DUBAI, Jan 18 (Reuters) - Qatar Islamic Bank (QIB) plans to raise up to 2 billion riyals ($549.4 million) through a capital-boosting sukuk; the latest Gulf bank eyeing debt markets to replenish its reserves after a period of strong lending growth.
Qatar's largest sharia-compliant institution by assets announced the sukuk after reporting fourth-quarter net profit that was up an estimate-beating 30.4 percent year on year, according to Reuters calculations.
Unlike European peers that have been dogged by capital concerns in recent years, Gulf banks have increasingly turned to capital-enhancing bonds for positive reasons, seeking to build on existing growth and diversify their sources of capital.
New Basel III banking standards, due to come into full force in 2019, will also oblige banks to set aside more capital.
A number of Saudi banks have used the local-currency sukuk market to raise instruments that enhance their Tier 2 -- or supplementary -- capital in the past two years, while banks from the United Arab Emirates have also sold bonds and sukuk that enhance core Tier 1 capital.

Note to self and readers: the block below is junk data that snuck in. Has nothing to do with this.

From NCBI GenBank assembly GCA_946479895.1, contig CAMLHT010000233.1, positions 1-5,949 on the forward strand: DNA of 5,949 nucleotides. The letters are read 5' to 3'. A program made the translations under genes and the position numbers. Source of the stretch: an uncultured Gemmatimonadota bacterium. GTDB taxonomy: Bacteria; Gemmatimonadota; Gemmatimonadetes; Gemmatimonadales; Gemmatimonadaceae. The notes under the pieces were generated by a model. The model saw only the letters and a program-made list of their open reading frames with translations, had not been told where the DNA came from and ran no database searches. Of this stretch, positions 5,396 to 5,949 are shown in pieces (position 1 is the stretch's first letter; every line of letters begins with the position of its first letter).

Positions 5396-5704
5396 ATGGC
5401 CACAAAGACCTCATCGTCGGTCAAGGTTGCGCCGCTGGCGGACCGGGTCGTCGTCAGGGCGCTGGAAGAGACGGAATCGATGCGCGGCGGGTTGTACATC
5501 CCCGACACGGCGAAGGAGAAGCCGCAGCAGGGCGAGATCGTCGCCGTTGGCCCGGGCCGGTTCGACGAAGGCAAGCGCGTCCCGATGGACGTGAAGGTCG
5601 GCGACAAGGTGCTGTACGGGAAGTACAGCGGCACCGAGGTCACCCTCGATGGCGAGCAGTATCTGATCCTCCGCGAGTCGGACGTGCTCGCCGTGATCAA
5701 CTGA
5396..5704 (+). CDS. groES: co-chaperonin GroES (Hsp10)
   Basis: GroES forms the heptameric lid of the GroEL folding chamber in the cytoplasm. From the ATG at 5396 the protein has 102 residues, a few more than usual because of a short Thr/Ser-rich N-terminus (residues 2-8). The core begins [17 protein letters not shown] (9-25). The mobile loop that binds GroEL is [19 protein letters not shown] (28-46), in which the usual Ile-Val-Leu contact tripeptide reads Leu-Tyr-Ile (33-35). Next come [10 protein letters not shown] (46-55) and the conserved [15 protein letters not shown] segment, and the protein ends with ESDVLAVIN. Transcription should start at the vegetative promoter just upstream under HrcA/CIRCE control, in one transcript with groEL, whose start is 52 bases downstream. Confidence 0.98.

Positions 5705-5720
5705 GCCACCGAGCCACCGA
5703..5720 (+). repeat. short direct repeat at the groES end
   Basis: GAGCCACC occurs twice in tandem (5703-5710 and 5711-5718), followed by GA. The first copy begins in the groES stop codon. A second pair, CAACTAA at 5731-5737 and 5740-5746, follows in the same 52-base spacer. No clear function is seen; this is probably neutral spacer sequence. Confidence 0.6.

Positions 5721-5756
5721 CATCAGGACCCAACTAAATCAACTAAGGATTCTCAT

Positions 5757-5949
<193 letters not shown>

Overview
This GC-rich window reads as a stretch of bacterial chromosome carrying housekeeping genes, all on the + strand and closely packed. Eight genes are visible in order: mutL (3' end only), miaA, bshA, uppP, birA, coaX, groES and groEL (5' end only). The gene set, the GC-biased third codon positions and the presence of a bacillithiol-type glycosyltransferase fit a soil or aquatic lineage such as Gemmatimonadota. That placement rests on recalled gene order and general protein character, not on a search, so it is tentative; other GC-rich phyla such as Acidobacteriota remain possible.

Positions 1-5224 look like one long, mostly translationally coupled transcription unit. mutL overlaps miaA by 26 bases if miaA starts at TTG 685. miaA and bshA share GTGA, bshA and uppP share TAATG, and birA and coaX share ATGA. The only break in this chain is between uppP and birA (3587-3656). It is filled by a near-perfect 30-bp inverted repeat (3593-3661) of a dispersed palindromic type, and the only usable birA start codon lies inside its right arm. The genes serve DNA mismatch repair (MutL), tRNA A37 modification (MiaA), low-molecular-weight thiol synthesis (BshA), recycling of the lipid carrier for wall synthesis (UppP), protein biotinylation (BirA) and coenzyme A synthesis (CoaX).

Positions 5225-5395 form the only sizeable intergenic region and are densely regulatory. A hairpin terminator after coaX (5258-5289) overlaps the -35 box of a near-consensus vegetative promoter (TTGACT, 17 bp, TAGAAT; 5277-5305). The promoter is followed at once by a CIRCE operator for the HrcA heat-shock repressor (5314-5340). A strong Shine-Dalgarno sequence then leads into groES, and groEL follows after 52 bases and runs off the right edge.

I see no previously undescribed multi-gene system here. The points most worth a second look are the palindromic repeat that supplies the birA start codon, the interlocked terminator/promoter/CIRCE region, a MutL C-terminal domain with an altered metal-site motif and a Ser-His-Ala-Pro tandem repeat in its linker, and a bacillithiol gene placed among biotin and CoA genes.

The latest was a Tier 1 sukuk from Dubai Islamic Bank , completed last week.
On Sunday QIB said that its board had proposed a Basel III-compliant Tier 1 sukuk worth up to 2 billion riyals, subject to shareholder and regulatory approval.
QIB's total capital adequacy ratio, a combination of Tier 1 and Tier 2 capital -- regarded as one of the key indicators of a bank's health -- stood at 14 percent at the end of 2014, against a 12.5 percent minimum prescribed by Qatar's central bank.
Qatari banks have been able to build their loan books at a fast pace in recent years as the Gulf state spends billions of dollars developing infrastructure and prepares to host the 2022 soccer World Cup finals.
QIB's lending book jumped 27 percent in 2014 to stand at 60 billion riyals on Dec. 31, while deposits surged by 32 percent to reach 67 billion riyals at the end of last year.
This helped the bank make a net profit of 470 million riyals during the fourth quarter, according to Reuters calculations based on financial statements, compared with 360.3 million riyals in the last three months of 2013 and well ahead of the 333.3 million riyal average estimate of five analysts polled by Reuters.
The bank's board proposed a cash dividend of 4.25 riyals per share for 2014, up from 4 riyals for 2013, the statement added.
(Reuters / 18 January 2015)---
Alfalah Consulting - Kuala Lumpur: www.alfalahconsulting.com
Islamic Investment Malaysia: www.islamic-invest-malaysia.com